Jayson Stark mused that Buster Posey could be the new “Face of Baseball” now that Derek Jeter is retired. It’s a silly title, of course, retrospectively applied to Derek Jeter only after he had five World Series rings, but it’s a title people have been falling all over themselves to apply in the past several months.
Pedro Martinez took issue with Stark. Mostly to the effect that you can’t pick Buster Posey without considering other people first:
Um, Miguel Cabrera is an interesting choice given that Pedro thinks off-the-field stuff matters. But like I said, it’s a subjective title.
And even if it’s a dumb conversation to have — and even though I think he’s way off base with some of the names he throws out there — I continue to love that Martinez is an opinionated and often contrary commentator in an age where most former players are content to nod their heads and offer nothing but praise for everyone and everything.
Rangers shortstop Elvis Andrus told the media on Friday that he has already lost 10 pounds and plans to lose 10 additional pounds, as Evan Grant of the Dallas Morning News reports.
Obviously, it remains to be seen how the weight loss will affect Andrus, who is listed at six feet, 200 pounds on his Baseball Reference page. Among qualified shortstops, Derek Jeter was the only one to hit for less power than Andrus going by isolated power, which is slugging percentage minus batting average. Jeter came in at .057 while Andrus was found at .069. The major league average at shortstop was .112. To give a sense of scale, Edwin Encarnacion led baseball in ISO at .279. Ben Revere brought up the rear, slightly behind Jeter at .055.
In his six-year career, Andrus has yet to post an OPS better than .727. He fell all the way down to .647 during the 2014 season, and was only 27-for-42 stealing bases. He led the league having been caught stealing 15 times.
Just minutes after announcing a three-year contract extension with general manager Brian Cashman the Yankees have fired hitting coach Kevin Long, according to Mark Feinsand of the New York Daily News.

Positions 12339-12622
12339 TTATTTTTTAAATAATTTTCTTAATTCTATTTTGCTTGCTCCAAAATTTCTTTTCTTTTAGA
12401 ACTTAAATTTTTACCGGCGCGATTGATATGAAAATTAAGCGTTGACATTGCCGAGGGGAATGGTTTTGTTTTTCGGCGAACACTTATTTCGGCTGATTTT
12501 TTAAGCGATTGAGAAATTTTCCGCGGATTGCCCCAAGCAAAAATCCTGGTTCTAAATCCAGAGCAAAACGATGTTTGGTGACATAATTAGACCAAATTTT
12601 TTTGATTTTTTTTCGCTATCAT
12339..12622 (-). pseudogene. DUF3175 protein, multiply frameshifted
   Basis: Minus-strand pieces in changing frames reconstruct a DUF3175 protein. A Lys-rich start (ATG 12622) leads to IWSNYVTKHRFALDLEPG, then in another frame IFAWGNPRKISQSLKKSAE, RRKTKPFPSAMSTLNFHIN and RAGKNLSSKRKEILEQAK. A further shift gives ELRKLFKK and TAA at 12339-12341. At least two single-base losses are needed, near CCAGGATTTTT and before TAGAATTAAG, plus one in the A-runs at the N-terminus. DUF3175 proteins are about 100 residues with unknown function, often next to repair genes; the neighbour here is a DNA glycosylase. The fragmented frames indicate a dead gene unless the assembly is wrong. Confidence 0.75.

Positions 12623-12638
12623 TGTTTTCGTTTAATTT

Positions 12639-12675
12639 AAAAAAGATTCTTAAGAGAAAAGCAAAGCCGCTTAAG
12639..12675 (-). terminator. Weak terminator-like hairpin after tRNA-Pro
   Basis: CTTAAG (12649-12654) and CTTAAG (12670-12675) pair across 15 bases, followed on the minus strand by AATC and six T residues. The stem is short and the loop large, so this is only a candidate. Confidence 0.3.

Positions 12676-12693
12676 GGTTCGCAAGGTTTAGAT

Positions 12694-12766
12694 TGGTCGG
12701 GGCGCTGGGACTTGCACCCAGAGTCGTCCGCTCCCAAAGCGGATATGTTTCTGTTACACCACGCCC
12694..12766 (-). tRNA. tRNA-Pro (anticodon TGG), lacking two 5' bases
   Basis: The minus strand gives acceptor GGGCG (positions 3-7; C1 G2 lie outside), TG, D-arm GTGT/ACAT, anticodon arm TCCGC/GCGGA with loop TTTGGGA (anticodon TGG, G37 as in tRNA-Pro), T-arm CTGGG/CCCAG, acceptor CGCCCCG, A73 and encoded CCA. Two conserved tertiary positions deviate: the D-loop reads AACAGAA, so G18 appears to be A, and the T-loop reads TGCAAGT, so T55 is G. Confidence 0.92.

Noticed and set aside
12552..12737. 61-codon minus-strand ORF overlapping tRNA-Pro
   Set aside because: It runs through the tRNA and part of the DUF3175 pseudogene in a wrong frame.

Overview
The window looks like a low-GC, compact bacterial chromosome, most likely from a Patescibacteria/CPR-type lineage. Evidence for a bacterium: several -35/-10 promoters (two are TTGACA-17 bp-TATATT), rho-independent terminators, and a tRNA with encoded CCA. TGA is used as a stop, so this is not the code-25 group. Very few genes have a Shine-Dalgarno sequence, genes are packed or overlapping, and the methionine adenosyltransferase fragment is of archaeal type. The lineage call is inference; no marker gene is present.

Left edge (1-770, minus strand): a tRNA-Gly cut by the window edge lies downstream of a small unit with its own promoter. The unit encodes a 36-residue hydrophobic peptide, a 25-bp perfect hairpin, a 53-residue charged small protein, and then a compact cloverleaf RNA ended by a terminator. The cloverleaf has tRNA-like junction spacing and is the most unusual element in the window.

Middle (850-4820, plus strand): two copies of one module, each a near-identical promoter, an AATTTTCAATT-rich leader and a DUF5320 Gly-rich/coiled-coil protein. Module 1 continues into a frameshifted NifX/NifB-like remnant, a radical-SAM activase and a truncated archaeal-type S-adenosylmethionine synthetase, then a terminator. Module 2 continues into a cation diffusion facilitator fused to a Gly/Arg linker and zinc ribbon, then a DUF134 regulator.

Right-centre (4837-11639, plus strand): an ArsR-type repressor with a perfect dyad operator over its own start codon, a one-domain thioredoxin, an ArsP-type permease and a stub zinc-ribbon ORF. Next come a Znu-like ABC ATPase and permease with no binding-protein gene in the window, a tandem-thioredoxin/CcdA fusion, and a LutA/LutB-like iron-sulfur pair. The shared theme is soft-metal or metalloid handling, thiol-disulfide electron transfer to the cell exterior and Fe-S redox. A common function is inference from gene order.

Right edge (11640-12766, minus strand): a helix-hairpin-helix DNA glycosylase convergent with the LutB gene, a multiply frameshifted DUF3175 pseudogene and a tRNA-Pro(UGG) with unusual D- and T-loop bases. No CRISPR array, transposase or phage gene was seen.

Long has been New York’s hitting coach since 2007, during which time the Yankees lineup scored the second-most runs in all of baseball. However, they ranked 13th in runs among AL teams this season after ranking 10th last year.
It’s hard to blame Long for guys like Derek Jeter, Mark Teixeira, Carlos Beltran, and Ichiro Suzuki getting old/hurt, but big-money free agent pickups Brian McCann and Jacoby Ellsbury also underwhelmed this season.
Mostly this just seems like the Yankees wanted to find a scapegoat while not wanting to part ways with Cashman or manager Joe Girardi, in which case it’s easiest to cut the hitting coach who presided over a terrible offense regardless of how much blame he deserved.
It’s not every day you get a chance to overtake Babe Ruth.
Most Postseason Home Runs (via Baseball-reference)
1. Manny Ramirez – 29 HR in 493 PA
2. Bernie Williams – 22 HR in 545 PA
3. Derek Jeter – 20 HR in 734 PA
4. Albert Pujols – 19 HR in 333 PA
5. Reggie Jackson – 18 HR in 318 PA
5. Mickey Mantle – 18 HR in 273 PA
7. David Ortiz – 17 HR in 357 PA
7. Jim Thome – 17 HR in 267 PA
9. Nelson Cruz – 16 HR in 149 PA
9. Carlos Beltran – 16 HR in 219 PA
11. Babe Ruth – 15 HR in 167 PA
The Pujols total is also up to the minute, following his homer Sunday.
That’s pretty good company Cruz is keeping, especially since this is just his third extended postseason. He hit six homers in the Rangers’ World Series run in 2010 and then eight the following year, including six in the ALCS alone. He also played in the wild card game in 2012, which the Rangers lost to the Orioles. Technically, that was his third postseason, making this one his fourth. But one game isn’t much of a postseason.
Cruz’s two-run homer off David Price today accounted for the Orioles’ only runs as they completed their three-game sweep of the Tigers. He had two homers and five RBI in the series. Cruz is a .297 hitter with 32 RBI in 37 career postseason games. In the regular season, he’s a lifetime .268 hitter. He’s averaged eight homers and 23 RBI per 37 regular-season games.
This is rich. After 20 years of deifying Derek Jeter, Mike Lupica now decides it’s time to to rip him. And today he rips him good. Why? Because Jeter is daring (in Lupica’s mind anyway) to invade his turf. Seriously: he says Jeter’s got some nerve to try to put out a publication for athletes:
Derek Jeter prided himself, for 20 years, on saying as little as possible. Suddenly, though, you can’t shut the guy up. Here was Jeter even taking questions on Twitter Wednesday, even revealing in one thrilling exchange that he was afraid of cats . . . We always knew the guy had nerve when it came to big moments in baseball. Now it turns out that he just has nerve, period.
You think a joke is coming. But one isn’t. Lupica is legitimately annoyed that Jeter is daring to move into media and maybe share something of himself after not giving Lupica and his buddies good copy during his career. He then offers up some words about Jeter “becoming something you hate,” meaning a reporter. Which gets right to the nut of this. Lupica infers, probably correctly, that Jeter doesn’t think too much of the press. And that drives him nuts.
Never have I seen a guy who convinced of his importance and significance and so sputteringly angry at . . . whatever it is he’s angry about here.